Marvel made a splash when they announced that Tony Stark would no longer be serving as Iron Man and that instead, 15-year-old newcomer Riri Williams would be taking on the role. Writer Brian Michael Bendis is no stranger to featuring new characters picking up familiar mantles, having created the Miles Morales version of Spider-Man, and he works that same magic again here. Riri may be choosing to use her incredible intelligence to save the world—but her biggest strength is actually her heart.

Midnighter and Apollo #2, written by Steve Orlando with art by Fernando Blanco

Midnighter and Apollo were originally created by Warren Ellis in 1998 as a gay pastiche of Batman and Superman, but writer Steve Orlando has carried them past parody into a pair of thoroughly modern and viscerally entertaining heroes, who also happen to have a fulfilling, realistic romantic relationship. The two collections of Orlando’s recent solo Midnighter series are must-reads, but at only two issues in, the new sequel series offers its own perfect jumping-on point. The psychedelic influence of writers like Grant Morrison can be felt everywhere, as the ruthless crimefighter Midnighter races across time and space to save his solar-powered boyfriend from Hell itself.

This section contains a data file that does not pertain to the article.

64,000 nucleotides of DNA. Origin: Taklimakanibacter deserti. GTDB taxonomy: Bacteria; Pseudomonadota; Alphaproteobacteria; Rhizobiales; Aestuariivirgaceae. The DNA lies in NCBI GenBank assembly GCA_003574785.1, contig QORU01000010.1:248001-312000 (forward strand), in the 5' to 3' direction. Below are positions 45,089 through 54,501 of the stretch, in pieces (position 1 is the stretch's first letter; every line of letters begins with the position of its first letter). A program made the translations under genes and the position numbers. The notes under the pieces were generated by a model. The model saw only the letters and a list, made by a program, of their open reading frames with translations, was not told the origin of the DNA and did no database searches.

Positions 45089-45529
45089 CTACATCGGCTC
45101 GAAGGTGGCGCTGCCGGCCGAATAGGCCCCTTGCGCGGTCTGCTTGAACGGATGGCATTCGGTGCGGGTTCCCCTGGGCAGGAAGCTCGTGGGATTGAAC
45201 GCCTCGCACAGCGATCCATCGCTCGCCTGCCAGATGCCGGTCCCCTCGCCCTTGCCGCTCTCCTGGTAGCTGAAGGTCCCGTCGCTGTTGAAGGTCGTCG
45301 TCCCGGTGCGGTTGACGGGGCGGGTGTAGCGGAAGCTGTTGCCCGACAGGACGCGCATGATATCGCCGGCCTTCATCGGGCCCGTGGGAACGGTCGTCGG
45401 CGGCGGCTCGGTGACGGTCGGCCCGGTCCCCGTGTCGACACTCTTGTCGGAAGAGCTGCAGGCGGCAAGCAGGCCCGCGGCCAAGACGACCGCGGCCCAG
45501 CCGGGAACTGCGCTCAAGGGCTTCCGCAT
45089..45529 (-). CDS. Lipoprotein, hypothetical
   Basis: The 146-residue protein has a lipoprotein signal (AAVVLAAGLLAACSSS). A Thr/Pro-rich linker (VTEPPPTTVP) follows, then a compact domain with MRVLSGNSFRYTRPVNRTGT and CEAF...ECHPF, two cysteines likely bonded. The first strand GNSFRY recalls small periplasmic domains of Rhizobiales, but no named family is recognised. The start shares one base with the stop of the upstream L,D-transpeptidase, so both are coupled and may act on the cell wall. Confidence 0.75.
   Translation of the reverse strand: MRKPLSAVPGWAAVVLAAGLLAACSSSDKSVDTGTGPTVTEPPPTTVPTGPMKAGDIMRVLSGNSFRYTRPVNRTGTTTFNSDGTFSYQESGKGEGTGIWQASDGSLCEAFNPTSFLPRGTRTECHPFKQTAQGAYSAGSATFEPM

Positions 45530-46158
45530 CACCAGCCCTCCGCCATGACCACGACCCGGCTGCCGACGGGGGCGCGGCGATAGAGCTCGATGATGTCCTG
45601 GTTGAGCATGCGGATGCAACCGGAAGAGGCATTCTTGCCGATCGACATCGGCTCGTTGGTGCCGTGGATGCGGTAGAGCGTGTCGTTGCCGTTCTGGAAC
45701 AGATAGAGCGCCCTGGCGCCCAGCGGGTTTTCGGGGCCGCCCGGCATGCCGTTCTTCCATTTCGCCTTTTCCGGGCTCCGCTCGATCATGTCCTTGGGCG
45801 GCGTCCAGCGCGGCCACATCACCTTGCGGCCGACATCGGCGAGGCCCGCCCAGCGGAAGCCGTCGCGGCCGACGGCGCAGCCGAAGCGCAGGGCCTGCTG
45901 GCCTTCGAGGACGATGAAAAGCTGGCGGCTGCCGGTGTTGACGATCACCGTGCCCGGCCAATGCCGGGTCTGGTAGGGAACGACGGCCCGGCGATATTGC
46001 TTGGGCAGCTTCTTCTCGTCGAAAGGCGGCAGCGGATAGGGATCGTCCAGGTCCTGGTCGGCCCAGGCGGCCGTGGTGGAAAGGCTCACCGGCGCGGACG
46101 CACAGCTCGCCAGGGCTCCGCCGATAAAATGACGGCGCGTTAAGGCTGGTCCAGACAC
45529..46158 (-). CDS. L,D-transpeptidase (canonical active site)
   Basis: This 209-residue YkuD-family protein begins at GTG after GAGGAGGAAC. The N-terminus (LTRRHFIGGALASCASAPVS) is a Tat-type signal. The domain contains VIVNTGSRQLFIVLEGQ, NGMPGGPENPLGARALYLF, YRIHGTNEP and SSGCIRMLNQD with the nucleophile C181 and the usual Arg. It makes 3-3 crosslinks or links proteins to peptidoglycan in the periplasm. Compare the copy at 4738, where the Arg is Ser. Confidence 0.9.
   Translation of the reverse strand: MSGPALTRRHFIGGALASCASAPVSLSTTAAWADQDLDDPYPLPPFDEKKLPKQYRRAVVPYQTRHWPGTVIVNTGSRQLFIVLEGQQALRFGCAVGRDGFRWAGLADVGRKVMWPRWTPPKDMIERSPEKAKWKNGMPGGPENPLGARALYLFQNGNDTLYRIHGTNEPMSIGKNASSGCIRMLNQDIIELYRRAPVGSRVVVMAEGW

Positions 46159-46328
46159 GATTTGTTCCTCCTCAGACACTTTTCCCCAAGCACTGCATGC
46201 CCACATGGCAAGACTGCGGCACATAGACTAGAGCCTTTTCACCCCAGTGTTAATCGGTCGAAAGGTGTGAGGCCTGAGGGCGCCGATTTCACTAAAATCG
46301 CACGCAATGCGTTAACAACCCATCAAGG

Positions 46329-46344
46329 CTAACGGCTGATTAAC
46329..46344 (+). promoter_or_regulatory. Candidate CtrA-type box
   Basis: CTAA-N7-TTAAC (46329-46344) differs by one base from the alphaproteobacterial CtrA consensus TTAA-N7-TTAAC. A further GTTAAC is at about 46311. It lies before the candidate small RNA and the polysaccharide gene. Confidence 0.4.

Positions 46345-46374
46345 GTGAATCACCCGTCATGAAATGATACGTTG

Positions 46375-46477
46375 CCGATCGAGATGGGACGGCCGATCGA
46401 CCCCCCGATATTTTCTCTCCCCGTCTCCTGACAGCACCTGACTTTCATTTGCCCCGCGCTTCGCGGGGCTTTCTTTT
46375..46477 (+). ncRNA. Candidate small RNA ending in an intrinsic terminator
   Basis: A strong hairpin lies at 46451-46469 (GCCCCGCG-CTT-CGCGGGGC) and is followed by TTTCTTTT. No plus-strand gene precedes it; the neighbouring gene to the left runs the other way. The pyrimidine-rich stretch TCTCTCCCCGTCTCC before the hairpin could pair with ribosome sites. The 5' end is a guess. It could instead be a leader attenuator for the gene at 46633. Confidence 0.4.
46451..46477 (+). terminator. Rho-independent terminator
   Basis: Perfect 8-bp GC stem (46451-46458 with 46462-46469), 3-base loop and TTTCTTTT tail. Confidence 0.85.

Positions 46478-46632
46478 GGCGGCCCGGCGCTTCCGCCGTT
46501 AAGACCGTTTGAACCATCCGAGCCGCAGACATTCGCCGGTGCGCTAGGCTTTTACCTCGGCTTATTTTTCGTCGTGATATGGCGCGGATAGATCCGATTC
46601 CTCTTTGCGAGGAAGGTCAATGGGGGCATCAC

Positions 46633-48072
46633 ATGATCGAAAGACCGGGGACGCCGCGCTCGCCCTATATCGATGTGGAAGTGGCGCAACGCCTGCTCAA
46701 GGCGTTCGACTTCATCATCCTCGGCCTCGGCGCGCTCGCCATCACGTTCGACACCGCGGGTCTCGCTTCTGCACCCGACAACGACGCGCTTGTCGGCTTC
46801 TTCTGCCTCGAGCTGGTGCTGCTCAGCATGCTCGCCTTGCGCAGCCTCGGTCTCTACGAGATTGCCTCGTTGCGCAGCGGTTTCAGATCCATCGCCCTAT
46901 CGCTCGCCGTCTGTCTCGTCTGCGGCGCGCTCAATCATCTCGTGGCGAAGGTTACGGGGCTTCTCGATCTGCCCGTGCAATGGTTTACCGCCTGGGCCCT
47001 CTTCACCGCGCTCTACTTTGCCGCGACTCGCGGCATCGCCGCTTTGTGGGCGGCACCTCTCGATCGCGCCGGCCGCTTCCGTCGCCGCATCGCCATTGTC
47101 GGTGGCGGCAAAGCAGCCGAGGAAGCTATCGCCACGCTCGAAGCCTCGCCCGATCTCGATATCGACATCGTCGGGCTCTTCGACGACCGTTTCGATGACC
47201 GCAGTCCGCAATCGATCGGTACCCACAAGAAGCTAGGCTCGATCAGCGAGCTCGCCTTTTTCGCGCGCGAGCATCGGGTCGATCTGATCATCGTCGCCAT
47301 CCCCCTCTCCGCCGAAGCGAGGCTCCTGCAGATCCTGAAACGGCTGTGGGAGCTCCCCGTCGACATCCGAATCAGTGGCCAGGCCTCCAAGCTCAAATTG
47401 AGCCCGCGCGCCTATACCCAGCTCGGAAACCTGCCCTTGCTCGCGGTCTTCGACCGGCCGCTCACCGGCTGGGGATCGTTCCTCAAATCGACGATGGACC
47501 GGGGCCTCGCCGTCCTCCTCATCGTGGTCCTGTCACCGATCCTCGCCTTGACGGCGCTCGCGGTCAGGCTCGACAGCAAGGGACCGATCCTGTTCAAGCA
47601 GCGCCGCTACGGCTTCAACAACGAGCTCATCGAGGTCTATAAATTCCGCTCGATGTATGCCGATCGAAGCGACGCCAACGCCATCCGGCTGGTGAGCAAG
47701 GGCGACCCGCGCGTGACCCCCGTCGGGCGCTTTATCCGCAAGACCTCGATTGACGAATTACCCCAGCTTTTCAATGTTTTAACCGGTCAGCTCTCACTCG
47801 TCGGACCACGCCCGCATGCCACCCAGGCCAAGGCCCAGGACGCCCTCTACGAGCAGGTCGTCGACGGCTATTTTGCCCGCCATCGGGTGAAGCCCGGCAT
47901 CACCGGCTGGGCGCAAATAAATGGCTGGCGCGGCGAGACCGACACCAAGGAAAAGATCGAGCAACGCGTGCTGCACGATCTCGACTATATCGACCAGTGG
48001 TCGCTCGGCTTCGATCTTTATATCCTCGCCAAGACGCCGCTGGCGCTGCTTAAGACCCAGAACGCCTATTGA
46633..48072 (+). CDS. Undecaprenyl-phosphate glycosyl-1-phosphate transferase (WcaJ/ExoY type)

Champions #2, written by Mark Waid with art by Humberto Ramos